It was also great spending time all day with Samoans again. They were wonderfully nice and welcoming and complementary. They loved the fact that I could speak their language, at least to a degree and that I was open and willing to try and do things in a Samoan way. I think my time in the village will be a great asset to me in my work here in Apia. I definitely feel like a part of the team.

Monday, September 7, 2009

Well I have officially left my site and home in Savaii and have moved all my belongings up to Avele College located right outside of Apia. I think the village is Vailima, or perhaps Avele which would make more sense. The massive secondary school sits up on the hill with around 600 hundred students and 40 staff members. Unfortunately the pule (principal) has just lost her husband, so as you could guess I haven’t had much time to talk to her about what I’ll be doing for the school. Originally with talks between Aiga (the principal) and Kellye (my PC boss) I was slotted to help with their science program and perhaps math. Those of you who went to any type of school with me will remember that I cannot possibly teach math, so those details will have to be ironed out. My roommate, a fellow Peace Corps Volunteer named Blakey was kind enough to let me move into her house on the school compound. The house itself sits in the middle of a taro patch and amongst the many people that live and work at the school. There are three bedrooms, a kitchen with refrigerator, bathroom and shower. Blakey has done a great job with the house, so I’m very happy to be there. I’m sure everything will work out just fine with the Avele part of my assignment.

Ministry of Fisheries however, I can’t say. When we asked them if they wanted a Peace Corps volunteer back in July, they said they would be unable to accommodate me because there were no more funds in their budget. Now that I have my own place to live and would be completely free labor, I have still not heard a word from them. Perhaps they don’t want to have the burden of finding things for me to do. This is quite unfortunate since I do have a background in Marine Biology and could help them with their programs. We’ll see what happens. If MAF doesn’t want me as a volunteer I am going to try to work with Conservation International that does work in Samoa. Their office is up close to my school, so who knows maybe it would even work out better. That’s my update for what’s happening now.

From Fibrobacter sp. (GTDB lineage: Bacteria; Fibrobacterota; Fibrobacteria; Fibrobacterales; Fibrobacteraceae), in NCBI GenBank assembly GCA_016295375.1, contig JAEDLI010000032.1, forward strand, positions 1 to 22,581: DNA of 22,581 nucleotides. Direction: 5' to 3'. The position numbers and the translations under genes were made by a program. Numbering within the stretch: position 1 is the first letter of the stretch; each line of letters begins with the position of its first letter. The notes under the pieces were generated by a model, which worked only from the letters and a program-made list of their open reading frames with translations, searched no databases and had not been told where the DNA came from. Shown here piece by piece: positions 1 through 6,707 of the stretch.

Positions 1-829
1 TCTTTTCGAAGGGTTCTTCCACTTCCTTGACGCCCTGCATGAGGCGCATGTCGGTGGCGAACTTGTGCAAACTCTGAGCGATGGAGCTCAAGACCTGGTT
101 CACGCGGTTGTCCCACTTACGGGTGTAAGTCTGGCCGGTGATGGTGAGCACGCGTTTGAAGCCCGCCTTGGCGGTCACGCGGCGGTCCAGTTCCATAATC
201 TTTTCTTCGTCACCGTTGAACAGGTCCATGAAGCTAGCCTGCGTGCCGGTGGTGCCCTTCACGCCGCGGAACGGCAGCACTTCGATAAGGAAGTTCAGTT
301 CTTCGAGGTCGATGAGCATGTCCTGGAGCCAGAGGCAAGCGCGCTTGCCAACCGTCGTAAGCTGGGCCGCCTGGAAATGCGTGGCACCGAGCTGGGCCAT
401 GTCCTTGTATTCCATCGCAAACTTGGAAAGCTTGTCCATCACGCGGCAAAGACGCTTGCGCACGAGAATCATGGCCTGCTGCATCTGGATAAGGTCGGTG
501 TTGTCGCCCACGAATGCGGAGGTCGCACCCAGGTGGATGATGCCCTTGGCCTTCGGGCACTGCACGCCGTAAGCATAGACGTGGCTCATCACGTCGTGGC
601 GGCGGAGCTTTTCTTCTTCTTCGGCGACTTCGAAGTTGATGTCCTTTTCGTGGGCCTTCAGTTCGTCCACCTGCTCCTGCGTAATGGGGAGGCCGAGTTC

As far as my old village, I am very interested in continuing to help them with any projects they want to undertake. I will be going on at least once a month to do the monitoring on their Marine Protected Area and giant clams. My family although sad, if still very welcoming and want me to come back often to hang out. Overall the move is alright for everyone, and that’s what’s most important. Now my hope is actually getting some work done, but here that’s a pretty big goal.

Here are some pictures of things and people I'll miss back in Salimu. I'll put more pictures up later, when I get my camera card.

Monday, May 18, 2009

So my last entry had quite a few spelling and grammar errors, for which I apologize. I had waited until I got into the office to start typing the blog entry, which can lead to lots of errors. With only one computer, and lots of Peace Corps Volunteers on Savaii, you don’t want to be a person who takes their time typing. So for this entry I’ve done a good job and typed it on my computer at home. I have quite a few random pictures that I’ve wanted to share with everyone, so I’ll take this entry to do so.




Here are some pictures of other volunteers and I getting together for some fun times. It was my birthday at the end of April, so myself and some friends rented out a catamaran sailboat for five hours and sailed around the two smaller islands in the Samoan Archipelago and went snorkeling. It was a great time, and it was also a send off to our friends Allison and Craig who returned to the US, back to Georgia. We also went to a great drag show at the Zodiac bar. There is a huge drag scene here in Samoa, it’s a very interesting part of the culture, of which I’ll talk more about later. It was also cinco de mayo and a lot of the volunteers stayed at Lusia’s Lagoon, our favorite place to go in Salelologa. They made salsa and a piƱata for our friend Jim to break for his birthday. It was a lot of fun, as you can tell by the pictures. Sometimes its very good for us to let off some steam every now and then. This next picture is what happens when your foot is up against your bug net. They just bite you over and over in the same place, while you think your safe and sound in your net.









Here are some pictures of our Aumaga building the fence for the garden project. They all really love having their pictures taken, so I made the rounds and everyone got to pose for at least one picture. It’s going to be a pretty large garden, they want to plant, tomatoes, cucumbers, long peas and cabbage. It’s not very many different crops, but that’s okay. I’m going to plant watermelon, pumpkins and peppers. These crops don’t need to be inside the fence, so I don’t think anyone will mind.













We have finally gotten or sewing machines as well, we start the sewing classes in the beginning of June, so I will get some good pictures of the women learning to sew soon.